char *strncpy(char *dest, const char *src, size_t n);

    The strncpy() function is similar, except that at most n bytes of
    src are copied. Warning: If there is no null byte among the first n
    bytes of src, the string placed in dest will not be null-terminated.

    That seems straightforward enough: n is the size of dest. The problem with
    strncat is that the size limit controls how much of the _source_ string will
    be copied, it says nothing about the maximum size of the _destination_
    buffer. To me, that makes no sense.

    Of course, it goes without saying that strcat and strcpy should be encased
    in concrete overshoes and dropped off a pier somewhere...

    > I don't know whether anyone's gotten buy-in from the standards people
    > for strlcpy()/strlcat(), but I really hope so.


    They do seem like much more sensible functions. Though personally I would
    rather do away with null-terminated strings.

    > Me, I just use snprintf with a %s format instead of str*cpy().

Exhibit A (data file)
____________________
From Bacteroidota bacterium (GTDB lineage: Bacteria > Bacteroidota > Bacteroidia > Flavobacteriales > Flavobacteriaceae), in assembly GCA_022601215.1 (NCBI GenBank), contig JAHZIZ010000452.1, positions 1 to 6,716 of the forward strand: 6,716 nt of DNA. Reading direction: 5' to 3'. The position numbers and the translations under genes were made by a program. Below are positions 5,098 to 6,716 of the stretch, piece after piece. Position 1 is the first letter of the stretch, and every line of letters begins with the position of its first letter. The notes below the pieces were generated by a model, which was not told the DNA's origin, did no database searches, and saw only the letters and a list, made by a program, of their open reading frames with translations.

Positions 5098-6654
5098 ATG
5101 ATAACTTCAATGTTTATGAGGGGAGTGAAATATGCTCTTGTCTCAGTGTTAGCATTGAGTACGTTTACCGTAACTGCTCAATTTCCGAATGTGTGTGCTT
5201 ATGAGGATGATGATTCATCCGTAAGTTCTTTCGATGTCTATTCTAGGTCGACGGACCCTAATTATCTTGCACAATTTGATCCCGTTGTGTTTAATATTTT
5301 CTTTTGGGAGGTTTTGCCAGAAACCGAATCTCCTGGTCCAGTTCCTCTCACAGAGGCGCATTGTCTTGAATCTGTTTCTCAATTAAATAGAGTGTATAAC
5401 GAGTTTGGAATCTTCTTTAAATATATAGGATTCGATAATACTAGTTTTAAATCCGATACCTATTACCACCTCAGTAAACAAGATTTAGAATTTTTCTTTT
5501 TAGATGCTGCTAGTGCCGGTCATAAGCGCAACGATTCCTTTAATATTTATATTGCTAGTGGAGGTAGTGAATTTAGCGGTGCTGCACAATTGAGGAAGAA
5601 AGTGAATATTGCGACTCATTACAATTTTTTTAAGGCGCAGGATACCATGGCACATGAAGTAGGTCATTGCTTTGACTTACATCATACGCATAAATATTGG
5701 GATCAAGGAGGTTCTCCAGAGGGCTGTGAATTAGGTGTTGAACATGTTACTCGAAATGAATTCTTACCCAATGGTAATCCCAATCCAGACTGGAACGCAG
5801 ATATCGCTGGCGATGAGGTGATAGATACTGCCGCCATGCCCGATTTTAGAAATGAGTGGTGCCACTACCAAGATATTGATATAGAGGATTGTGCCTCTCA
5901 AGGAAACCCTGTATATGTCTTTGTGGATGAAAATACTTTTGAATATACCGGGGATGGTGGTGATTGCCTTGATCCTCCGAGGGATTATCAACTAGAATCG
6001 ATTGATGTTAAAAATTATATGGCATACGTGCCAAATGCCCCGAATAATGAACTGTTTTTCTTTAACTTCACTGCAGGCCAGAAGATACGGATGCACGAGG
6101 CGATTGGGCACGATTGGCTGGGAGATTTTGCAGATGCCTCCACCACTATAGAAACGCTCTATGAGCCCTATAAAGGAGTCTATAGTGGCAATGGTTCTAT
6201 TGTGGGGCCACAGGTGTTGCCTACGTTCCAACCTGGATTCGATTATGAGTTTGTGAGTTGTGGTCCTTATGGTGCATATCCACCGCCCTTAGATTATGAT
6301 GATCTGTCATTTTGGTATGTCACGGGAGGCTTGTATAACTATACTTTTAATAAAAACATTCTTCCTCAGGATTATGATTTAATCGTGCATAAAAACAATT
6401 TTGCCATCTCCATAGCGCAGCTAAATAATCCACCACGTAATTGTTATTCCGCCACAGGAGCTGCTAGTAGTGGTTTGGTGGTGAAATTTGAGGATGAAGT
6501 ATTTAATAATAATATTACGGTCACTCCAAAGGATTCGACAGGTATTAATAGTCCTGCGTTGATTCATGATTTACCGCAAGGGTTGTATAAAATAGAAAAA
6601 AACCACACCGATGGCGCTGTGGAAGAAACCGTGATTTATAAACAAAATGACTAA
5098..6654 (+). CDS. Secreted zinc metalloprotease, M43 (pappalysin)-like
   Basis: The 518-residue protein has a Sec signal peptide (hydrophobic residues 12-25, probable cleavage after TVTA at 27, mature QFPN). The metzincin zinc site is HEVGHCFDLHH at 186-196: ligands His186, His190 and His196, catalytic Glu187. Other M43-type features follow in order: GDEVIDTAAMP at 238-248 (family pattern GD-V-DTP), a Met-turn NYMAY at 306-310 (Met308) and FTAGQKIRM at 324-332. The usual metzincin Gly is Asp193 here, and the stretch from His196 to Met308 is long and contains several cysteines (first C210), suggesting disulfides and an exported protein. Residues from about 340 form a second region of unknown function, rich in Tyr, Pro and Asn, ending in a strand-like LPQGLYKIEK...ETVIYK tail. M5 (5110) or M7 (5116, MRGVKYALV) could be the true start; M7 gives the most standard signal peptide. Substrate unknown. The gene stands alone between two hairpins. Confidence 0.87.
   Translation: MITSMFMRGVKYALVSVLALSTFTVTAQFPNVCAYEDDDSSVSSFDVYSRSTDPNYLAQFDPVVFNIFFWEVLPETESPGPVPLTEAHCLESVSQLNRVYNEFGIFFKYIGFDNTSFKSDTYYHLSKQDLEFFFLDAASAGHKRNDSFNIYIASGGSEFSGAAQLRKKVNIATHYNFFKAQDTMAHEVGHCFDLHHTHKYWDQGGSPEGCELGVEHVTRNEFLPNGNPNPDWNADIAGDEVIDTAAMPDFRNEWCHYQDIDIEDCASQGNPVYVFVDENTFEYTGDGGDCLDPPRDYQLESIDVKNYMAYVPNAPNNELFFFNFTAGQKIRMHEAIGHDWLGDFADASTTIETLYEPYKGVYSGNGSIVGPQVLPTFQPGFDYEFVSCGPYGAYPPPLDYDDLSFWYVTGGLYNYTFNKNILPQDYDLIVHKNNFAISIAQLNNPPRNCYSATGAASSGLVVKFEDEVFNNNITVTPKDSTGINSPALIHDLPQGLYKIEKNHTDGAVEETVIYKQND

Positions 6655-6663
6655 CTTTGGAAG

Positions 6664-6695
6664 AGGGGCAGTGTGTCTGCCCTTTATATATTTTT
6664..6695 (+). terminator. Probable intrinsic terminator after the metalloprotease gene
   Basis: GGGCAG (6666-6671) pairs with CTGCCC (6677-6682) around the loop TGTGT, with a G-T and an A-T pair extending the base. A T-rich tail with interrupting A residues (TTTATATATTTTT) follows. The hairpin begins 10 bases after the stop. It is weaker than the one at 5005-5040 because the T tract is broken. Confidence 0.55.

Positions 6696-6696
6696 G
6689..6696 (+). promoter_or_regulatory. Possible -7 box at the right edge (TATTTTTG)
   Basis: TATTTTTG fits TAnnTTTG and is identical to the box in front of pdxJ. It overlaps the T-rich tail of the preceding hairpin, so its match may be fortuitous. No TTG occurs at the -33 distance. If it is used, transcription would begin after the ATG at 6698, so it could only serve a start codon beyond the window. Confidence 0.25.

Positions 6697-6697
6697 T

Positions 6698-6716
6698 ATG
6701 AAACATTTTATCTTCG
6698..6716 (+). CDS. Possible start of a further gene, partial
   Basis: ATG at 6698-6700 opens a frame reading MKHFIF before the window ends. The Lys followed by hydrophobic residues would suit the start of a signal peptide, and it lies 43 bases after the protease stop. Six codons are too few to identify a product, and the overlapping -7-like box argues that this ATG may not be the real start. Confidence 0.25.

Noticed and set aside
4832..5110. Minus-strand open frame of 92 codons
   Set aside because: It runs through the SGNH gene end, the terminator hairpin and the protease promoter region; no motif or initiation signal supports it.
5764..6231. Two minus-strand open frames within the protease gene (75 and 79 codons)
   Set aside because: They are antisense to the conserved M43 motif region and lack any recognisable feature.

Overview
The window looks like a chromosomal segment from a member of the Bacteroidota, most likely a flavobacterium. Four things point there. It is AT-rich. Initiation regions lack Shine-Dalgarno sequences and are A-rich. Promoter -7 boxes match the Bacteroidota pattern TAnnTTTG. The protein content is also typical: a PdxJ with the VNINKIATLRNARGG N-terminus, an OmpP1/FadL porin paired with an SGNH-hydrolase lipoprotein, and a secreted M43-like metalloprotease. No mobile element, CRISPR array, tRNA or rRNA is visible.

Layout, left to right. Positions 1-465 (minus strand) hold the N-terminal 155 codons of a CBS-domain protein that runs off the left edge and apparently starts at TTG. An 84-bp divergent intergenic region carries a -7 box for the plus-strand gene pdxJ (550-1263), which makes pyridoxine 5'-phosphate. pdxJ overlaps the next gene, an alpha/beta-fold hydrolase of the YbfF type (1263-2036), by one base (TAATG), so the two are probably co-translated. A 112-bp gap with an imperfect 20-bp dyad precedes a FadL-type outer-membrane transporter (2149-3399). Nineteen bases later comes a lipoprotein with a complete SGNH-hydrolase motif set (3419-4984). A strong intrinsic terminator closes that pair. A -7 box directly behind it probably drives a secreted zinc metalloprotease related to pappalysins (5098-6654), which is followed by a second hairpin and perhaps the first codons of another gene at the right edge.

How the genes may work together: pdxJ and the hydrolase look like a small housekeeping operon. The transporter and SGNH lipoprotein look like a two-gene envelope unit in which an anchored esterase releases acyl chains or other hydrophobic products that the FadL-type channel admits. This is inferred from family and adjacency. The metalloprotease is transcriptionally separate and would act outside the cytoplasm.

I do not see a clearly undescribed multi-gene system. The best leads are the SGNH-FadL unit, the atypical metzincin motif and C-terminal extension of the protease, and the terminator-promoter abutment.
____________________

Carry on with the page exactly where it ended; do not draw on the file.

That’s an idea I should think about. :)
    Lawrence D'Oliveiro, Nov 11, 2010
    #4
  5. Seebs

    Mark Wooding Guest

    Lawrence D'Oliveiro <_zealand> writes:

    > I don’t see what’s bogus about that. From my Linux man page:
    >
    > char *strncpy(char *dest, const char *src, size_t n);
    >
    > The strncpy() function is similar, except that at most n bytes of
    > src are copied. Warning: If there is no null byte among the first n
    > bytes of src, the string placed in dest will not be null-terminated.
    >
    > That seems straightforward enough: n is the size of dest.


    You snipped the bizarre bit:

    If the length of src is less than n, strncpy() pads the remainder
    of dest with null bytes.

    Basically, it means `fill this here buffer with string stuff from there,
    padding with zeroes if there wasn't enough string'. It's what you
    wanted for filling in tar headers and suchlike, but not for writing safe